Students with disabilities invite others to walk “In Our Shoes”

By Leo Melancon
October 14, 2019

A panel of students with disabilities spoke to an audience of approximately 100 students, faculty and staff about their challenges and barriers to learning and living on a college campus. The “In Our Shoes” event, sponsored by the Disabilities Resource Center (DRC), featured the voices of seven individuals who have thrived at Cabrini, thanks to accommodations they receive.

The event, which took place on Thursday, Oct. 10 at 12:30 p.m. in Grace Hall, allowed the audience to ask the panelists questions to foster awareness about disabilities, the law protecting students with disabilities and the services Cabrini provides. Kathy Johnson, Director of the DRC, moderated the panel discussion.

The “In Our Shoes”panelists getting situated a few minutes before the panel begins. From left to right: Junior Tyler Seabrook, senior Michelle Guerin, sophomore Mike Firuta, senior Selena Scialfa, junior Emily Kreiswirth, senior Ryan Berry, and freshman Thomas Ryan. Photo by Leo Melancon.

“You don’t know what someone’s experiencing until you walk in their shoes,” Johnson said.

Johnson explained the Americans with Disabilities Act (ADA), a 1990 civil rights law that requires colleges and universities who receive federal funding to provide “reasonable accommodations” to students if they have a disability.  

Covered disabilities include learning disabilities such as dyslexia, which affects reading; dyscalculia, which affects math ability; and dysgraphia, which affects writing. Other examples are neurological disabilities, such as Attention Deficit Hyperactivity Disorder (ADHD) and Autism Spectrum Disorder; psychological conditions such as anxiety disorder and depression; and physical disabilities such as hearing or visual impairments, mobility challenges and chronic medical conditions.

“Based on the intake session we have with the student. . .we discuss what barriers to learning may exist at Cabrini, for them either in the classroom or outside the classroom, even the residence hall,” Johnson said.  “So the accommodation is meant to remove a barrier for them.”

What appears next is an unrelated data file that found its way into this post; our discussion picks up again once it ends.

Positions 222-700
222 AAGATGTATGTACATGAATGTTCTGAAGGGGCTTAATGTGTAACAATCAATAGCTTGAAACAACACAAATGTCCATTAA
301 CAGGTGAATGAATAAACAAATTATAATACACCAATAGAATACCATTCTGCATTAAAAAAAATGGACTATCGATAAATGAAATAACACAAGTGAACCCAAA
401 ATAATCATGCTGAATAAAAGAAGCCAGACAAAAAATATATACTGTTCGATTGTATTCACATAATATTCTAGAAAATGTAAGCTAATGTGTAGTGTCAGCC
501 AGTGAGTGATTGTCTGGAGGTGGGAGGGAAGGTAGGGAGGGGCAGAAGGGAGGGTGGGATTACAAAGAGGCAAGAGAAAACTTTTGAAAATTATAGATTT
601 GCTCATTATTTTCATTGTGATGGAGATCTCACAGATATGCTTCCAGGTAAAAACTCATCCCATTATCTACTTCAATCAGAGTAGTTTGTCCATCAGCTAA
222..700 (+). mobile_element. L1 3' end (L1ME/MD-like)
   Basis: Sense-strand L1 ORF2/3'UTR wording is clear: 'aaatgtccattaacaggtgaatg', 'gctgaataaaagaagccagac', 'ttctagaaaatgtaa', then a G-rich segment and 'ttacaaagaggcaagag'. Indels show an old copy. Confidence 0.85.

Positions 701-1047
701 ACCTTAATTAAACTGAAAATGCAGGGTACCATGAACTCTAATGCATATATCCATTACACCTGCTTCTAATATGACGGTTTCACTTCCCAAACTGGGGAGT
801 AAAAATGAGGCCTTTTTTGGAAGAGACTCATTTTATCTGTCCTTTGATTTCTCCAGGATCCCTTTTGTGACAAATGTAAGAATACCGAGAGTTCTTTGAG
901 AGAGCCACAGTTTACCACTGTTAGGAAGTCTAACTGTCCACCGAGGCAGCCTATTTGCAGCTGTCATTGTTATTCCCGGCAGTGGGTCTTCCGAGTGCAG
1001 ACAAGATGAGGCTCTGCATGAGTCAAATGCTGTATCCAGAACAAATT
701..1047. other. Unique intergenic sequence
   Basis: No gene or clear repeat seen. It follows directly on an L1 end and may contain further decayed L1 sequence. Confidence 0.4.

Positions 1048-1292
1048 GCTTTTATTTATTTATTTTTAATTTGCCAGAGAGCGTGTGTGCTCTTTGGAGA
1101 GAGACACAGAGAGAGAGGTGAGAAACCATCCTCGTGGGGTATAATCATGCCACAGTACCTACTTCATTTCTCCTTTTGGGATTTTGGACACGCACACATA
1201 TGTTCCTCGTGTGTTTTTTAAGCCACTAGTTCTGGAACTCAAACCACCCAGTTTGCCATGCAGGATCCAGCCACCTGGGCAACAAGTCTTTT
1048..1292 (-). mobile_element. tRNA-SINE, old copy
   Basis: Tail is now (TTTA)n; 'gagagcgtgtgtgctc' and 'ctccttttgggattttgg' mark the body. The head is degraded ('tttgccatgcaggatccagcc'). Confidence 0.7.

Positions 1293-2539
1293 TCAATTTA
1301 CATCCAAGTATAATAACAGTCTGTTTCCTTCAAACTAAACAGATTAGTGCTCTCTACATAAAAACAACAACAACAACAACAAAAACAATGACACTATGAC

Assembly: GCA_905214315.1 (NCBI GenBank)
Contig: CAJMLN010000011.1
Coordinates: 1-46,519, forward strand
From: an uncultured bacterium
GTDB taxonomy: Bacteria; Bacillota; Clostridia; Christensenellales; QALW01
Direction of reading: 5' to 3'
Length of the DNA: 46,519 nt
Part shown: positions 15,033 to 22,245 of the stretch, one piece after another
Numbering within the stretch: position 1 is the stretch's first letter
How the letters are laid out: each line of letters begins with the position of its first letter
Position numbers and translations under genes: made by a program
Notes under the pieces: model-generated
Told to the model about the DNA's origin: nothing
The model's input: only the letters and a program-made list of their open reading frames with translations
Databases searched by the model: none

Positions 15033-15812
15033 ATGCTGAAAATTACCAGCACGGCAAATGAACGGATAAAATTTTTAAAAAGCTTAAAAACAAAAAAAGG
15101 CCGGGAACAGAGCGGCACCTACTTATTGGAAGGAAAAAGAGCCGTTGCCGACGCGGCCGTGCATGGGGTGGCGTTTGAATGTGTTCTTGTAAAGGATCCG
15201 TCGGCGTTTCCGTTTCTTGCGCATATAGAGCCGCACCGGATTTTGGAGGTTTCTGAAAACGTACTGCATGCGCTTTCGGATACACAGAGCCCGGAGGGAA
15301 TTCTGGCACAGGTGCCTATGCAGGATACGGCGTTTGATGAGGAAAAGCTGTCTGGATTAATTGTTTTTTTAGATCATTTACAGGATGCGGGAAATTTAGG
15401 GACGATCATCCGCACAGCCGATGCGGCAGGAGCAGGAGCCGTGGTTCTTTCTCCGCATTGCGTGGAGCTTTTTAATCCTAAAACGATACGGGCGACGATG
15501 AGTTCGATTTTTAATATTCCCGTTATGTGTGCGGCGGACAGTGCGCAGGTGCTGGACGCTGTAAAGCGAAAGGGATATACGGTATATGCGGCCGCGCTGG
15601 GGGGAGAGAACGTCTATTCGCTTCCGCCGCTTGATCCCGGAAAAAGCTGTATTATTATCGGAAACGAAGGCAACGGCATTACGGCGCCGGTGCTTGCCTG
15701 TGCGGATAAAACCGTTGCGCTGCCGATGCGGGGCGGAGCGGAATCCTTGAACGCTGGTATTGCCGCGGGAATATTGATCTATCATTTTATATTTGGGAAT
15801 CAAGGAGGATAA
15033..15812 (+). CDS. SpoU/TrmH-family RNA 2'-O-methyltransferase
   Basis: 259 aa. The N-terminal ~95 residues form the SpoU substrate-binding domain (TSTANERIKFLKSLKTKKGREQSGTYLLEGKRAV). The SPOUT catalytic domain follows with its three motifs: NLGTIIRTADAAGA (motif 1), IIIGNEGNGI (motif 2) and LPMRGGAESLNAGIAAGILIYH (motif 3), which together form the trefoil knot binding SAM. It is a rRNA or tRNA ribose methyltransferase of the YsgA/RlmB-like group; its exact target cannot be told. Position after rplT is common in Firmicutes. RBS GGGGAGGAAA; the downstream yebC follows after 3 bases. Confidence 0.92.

When students disclose and document their disability with the DRC, they receive a Verified Individualized Services and Accommodations letter, or VISA. They can present the VISA to their professors if they want to use any of their accommodations, but they don’t have to use it, and they don’t have to disclose their specific disability. The process is confidential, and accommodations are based on each student’s needs and barriers.

Panelist Emily Kreiswirth, a junior special education major, receives accommodations for generalized anxiety disorder, including testing outside the classroom, breaks in class as needed and permission to have an emotional support animal on campus.

“If I am having an anxiety attack, I am allowed to leave and go to the DRC,” Krieswirth said. “I am allowed to use extra time to calm myself down and then take the test.”

Panelist Mike Firuta, a sophomore communications major, deals with an auditory disability, as well as several learning and social disabilities. In addition to testing accommodations, he also has help with class notes.

“I do struggle with notes during class,” Firuta said. “I’ll leave class with a few blank spaces or pages. So I have a peer note-taker to help fill in the gaps.”

Other accommodations mentioned by the panelists include housing in a single room, recording lectures, captioning videos and audio versions of textbooks.